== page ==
Pray for Our World: Russia

Russia is the world’s largest country, extending across 9 time zones. It has vast natural resources in gas, oil, timber and minerals, as well as huge amounts of arable land. However, most of the economy is in the hands of a few men while millions of Russians remain poor an unemployed. The country has known little but autocracy or tyranny since it began in the 8th century. Freedom of press and media is limited, and all television stations are government controlled and censored. The Church in Russia has suffered some of the most severe persecution of any nation in recent history. Deaths in the Gulag prison camps between 1920 and 1990 are estimated at 20 million, many who were Christian. Of the 100,000 church-owned buildings in 1920, almost none remained by 1940.

Today, the people still face many challenges. For the younger generation, modern life offers little real hope. Health care is inefficient and costly, making it inaccessible to many. Alcoholism is one of the world’s highest.  Drug addiction is prevalent among young people, with 8% of teens using drugs daily.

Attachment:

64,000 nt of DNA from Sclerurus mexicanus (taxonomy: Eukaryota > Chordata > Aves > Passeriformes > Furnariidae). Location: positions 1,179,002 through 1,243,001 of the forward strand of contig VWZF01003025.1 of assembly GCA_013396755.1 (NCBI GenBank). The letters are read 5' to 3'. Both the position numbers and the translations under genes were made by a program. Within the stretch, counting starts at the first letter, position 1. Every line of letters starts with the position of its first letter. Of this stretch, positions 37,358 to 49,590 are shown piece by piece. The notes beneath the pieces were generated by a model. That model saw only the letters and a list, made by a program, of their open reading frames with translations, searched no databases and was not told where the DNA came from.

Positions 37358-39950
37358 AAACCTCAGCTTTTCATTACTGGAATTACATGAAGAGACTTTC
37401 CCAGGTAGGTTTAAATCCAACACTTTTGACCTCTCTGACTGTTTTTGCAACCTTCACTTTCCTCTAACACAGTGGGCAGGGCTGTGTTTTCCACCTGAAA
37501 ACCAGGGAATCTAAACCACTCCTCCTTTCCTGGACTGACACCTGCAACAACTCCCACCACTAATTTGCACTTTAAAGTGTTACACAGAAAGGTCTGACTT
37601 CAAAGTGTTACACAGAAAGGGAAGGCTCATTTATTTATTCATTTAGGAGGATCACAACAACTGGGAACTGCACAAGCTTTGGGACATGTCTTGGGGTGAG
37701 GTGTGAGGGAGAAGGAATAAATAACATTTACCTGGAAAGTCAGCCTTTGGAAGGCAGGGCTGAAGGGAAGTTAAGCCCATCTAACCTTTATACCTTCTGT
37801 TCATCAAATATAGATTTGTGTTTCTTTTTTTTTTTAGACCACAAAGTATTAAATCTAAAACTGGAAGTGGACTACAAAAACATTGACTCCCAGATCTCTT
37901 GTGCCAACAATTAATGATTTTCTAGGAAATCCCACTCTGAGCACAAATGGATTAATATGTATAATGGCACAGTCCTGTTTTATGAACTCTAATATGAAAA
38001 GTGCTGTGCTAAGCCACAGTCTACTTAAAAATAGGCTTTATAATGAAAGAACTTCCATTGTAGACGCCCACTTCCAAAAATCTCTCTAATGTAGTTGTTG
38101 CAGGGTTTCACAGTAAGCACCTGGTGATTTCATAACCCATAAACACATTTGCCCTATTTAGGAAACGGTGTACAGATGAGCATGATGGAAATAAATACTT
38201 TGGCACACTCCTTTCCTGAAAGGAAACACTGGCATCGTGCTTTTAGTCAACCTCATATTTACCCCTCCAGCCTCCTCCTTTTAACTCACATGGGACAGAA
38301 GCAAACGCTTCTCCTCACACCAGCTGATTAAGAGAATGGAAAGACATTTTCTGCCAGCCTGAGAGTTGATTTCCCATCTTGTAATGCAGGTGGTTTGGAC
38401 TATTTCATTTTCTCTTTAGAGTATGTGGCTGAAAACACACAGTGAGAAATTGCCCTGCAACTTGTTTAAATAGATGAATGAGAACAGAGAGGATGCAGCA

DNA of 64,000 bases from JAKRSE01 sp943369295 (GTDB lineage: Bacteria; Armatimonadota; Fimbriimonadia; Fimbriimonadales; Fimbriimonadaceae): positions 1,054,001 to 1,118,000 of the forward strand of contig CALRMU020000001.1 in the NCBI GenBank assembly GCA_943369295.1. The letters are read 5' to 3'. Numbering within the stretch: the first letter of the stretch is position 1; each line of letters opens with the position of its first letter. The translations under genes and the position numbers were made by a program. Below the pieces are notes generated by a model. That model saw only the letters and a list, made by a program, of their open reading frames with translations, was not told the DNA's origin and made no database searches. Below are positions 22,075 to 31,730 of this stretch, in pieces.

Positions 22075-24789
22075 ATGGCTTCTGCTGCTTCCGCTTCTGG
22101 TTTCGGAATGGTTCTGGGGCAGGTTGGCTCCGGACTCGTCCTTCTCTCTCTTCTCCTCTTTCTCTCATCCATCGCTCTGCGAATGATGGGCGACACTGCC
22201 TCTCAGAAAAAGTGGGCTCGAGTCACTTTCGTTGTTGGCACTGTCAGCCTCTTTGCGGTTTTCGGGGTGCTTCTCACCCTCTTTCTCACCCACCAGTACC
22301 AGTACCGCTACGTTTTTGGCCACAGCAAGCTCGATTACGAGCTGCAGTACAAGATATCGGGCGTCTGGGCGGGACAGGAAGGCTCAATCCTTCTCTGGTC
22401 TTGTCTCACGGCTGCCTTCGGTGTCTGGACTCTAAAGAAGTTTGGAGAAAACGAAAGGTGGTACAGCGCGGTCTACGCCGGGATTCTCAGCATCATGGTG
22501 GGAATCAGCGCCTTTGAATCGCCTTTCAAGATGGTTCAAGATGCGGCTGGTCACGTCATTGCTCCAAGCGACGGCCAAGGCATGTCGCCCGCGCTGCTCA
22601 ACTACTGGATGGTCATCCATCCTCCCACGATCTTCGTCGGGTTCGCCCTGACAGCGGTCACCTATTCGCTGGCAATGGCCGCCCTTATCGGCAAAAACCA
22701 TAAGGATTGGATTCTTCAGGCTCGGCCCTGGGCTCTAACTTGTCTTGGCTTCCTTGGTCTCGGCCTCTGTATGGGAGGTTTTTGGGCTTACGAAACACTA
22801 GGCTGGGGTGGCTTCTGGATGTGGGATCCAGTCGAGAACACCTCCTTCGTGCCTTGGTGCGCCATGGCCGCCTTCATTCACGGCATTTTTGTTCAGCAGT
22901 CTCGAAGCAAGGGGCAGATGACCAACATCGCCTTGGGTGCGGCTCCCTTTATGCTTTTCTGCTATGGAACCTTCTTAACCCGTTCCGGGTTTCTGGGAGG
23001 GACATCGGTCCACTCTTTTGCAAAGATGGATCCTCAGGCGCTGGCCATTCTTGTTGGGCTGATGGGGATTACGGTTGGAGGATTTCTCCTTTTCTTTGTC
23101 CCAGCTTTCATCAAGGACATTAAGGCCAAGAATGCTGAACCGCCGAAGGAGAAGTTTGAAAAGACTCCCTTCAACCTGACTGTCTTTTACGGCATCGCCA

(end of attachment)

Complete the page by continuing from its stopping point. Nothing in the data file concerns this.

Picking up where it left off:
The religious climate is unique and challenging. The Russian Orthodox Church, over 1,000 years old, is the main church and a major symbol of Russian identity. Russian Orthodox claims to be the one true apostolic Church handed down from Rome and Byzantium. The original undivided church of the apostles split between the East (Orthodox) and the West (Catholic) during the Great Schism of 1054. Other denominations later derived from the Catholic church, but the Orthodox Church remains as the original church from that initial split. They have remained true in their ancient confessions of God, and the mystery of Christ and His resurrection, and we could learn some from their Orthodox theology. Yet at the same time, it has caused them to be closed off and intolerant of other Christian denominations. Pray for this ancient church, for their unity with other Christians, and for them to be able to reach a new generation of young people in the same way as Peter and Paul did with the original church.

*If you would like to know more about the forming of the original church during the first thousand years after Peter and Paul, and the theological differences that caused the church to split, I recommend this great book to read: The First Thousand Years, by Robert Louis Wilken.

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